New college trend: co-ed dorm rooms

College students filling out their dormitory housing requests this summer are making decisions about their future roommate: Messy or neat? Smoker or non? Early bird or night owl?

Now many of them have a new question to ponder: Male or female?

Across the country, colleges are changing the roommate rules and allowing men and women to share a bedroom. Only a small portion of students are choosing the option, college officials say. And when they do, the arrangements almost always are platonic.

But the shift marks the next step in a decades-long evolution that's shrunk the space that once separated the sexes on college campuses.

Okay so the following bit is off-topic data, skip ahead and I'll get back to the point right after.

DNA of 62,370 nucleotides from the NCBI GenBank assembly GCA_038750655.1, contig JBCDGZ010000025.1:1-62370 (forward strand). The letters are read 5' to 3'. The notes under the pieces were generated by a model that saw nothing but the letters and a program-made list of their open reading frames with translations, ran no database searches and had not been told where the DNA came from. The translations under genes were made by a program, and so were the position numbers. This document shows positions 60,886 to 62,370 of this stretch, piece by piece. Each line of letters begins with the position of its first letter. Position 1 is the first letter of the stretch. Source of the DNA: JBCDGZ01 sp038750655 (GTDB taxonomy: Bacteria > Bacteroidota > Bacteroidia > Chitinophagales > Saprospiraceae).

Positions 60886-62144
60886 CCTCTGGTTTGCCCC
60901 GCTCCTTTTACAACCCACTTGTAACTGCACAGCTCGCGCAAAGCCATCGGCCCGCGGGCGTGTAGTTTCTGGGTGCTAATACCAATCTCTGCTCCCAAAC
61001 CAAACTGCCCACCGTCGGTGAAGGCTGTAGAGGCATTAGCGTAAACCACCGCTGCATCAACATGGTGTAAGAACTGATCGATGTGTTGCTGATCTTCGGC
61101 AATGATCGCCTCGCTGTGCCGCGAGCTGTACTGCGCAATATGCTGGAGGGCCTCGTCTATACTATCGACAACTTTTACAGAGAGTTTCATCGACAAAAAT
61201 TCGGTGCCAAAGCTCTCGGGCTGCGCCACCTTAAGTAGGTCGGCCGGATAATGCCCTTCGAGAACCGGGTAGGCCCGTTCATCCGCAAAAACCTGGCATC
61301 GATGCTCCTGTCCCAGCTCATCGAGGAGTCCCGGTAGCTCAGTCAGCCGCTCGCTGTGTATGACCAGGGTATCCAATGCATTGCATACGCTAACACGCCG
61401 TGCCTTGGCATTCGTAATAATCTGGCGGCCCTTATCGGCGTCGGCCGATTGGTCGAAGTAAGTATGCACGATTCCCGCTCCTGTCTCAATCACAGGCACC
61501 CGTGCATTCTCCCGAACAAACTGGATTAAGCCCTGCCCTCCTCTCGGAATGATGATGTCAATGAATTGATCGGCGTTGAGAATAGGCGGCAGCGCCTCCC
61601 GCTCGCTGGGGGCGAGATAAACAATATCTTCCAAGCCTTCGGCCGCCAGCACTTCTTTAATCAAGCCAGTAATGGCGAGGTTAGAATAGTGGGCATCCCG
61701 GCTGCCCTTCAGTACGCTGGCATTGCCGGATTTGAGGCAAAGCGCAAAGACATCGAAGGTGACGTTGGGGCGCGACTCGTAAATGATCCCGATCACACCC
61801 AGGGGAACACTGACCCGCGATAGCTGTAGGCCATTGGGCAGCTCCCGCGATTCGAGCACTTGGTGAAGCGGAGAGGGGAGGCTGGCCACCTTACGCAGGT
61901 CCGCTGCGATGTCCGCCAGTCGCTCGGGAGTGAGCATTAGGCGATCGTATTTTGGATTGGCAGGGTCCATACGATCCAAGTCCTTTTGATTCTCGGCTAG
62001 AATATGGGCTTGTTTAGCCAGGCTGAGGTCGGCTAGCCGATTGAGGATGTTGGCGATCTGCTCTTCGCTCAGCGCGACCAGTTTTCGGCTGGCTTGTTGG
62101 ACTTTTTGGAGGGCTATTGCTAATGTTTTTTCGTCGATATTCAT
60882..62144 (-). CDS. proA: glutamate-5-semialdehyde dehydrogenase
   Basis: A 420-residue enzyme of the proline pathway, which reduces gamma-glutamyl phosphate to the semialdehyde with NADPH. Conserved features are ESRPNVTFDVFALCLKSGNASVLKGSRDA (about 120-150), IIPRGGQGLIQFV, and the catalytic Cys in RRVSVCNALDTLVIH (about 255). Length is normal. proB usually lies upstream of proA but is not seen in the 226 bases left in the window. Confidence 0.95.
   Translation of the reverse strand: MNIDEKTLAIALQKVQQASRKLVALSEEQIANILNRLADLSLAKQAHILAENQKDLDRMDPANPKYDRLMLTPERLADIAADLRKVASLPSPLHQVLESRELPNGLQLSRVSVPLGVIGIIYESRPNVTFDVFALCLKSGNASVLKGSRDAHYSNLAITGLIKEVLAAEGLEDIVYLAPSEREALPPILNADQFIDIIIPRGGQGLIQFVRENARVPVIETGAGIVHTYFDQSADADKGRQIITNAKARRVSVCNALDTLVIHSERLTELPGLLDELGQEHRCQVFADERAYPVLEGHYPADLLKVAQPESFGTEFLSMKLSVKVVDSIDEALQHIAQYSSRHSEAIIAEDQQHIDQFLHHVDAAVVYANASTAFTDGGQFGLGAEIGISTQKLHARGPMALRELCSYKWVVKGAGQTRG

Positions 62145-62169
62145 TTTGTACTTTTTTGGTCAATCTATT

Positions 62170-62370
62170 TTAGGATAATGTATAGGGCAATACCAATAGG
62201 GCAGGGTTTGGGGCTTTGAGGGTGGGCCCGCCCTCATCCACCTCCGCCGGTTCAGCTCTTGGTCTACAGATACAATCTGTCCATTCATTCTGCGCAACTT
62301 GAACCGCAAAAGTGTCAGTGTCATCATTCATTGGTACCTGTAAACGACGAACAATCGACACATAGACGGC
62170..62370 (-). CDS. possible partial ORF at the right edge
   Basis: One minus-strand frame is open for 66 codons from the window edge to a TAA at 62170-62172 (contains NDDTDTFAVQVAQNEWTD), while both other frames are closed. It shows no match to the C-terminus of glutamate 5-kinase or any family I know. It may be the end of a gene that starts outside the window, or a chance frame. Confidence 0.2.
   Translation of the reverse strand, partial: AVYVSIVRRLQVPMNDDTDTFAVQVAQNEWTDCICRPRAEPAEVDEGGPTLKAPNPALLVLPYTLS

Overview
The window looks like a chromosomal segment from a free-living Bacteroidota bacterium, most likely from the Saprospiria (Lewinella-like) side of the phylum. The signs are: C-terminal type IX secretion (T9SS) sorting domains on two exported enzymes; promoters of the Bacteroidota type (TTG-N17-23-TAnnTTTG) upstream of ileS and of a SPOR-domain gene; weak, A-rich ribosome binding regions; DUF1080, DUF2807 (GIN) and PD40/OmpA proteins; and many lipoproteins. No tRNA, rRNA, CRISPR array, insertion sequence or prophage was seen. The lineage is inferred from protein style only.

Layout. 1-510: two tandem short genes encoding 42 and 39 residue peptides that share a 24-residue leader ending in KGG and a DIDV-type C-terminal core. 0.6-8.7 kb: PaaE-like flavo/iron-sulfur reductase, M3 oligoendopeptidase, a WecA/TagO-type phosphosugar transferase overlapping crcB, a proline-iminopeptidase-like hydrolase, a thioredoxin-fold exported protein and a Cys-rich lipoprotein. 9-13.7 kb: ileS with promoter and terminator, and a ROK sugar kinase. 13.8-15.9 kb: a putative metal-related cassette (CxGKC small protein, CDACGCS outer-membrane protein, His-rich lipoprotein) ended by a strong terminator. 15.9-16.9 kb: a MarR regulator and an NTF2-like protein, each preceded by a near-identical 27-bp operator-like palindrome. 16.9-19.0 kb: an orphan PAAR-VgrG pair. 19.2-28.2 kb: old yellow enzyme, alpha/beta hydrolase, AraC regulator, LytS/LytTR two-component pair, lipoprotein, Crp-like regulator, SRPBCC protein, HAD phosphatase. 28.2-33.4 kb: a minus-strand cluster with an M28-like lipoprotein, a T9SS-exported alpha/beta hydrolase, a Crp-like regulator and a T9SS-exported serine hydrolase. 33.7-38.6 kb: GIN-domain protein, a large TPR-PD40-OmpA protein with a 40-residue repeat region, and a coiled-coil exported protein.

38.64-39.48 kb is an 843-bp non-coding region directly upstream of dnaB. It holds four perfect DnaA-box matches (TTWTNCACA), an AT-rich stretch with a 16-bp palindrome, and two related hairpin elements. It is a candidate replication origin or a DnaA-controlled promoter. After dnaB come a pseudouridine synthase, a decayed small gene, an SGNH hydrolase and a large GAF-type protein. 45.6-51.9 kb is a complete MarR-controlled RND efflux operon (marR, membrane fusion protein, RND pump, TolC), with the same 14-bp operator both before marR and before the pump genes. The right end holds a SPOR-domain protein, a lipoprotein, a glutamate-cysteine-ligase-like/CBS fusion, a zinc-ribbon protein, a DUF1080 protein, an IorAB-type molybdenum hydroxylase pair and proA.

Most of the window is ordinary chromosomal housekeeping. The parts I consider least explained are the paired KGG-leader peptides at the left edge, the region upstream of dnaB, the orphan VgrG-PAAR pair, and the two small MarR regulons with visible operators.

"Back in the dark ages, a co-ed dorm was separate floors (for men and women) with an RA making sure you didn't have guys on your floor after a certain time," said Vicky Jones, a Bay Area homemaker who graduated from UCLA in 1974.

Then came co-ed floors. And then co-ed bathrooms.

Now Jones' daughter Kendall goes to Occidental College in Los Angeles, where she roomed with a male friend her sophomore year. Occidental is one of more than 50 colleges across the nation that offer what's described as "gender-inclusive" or "gender-neutral" housing – rooms or suites shared by male and female students.

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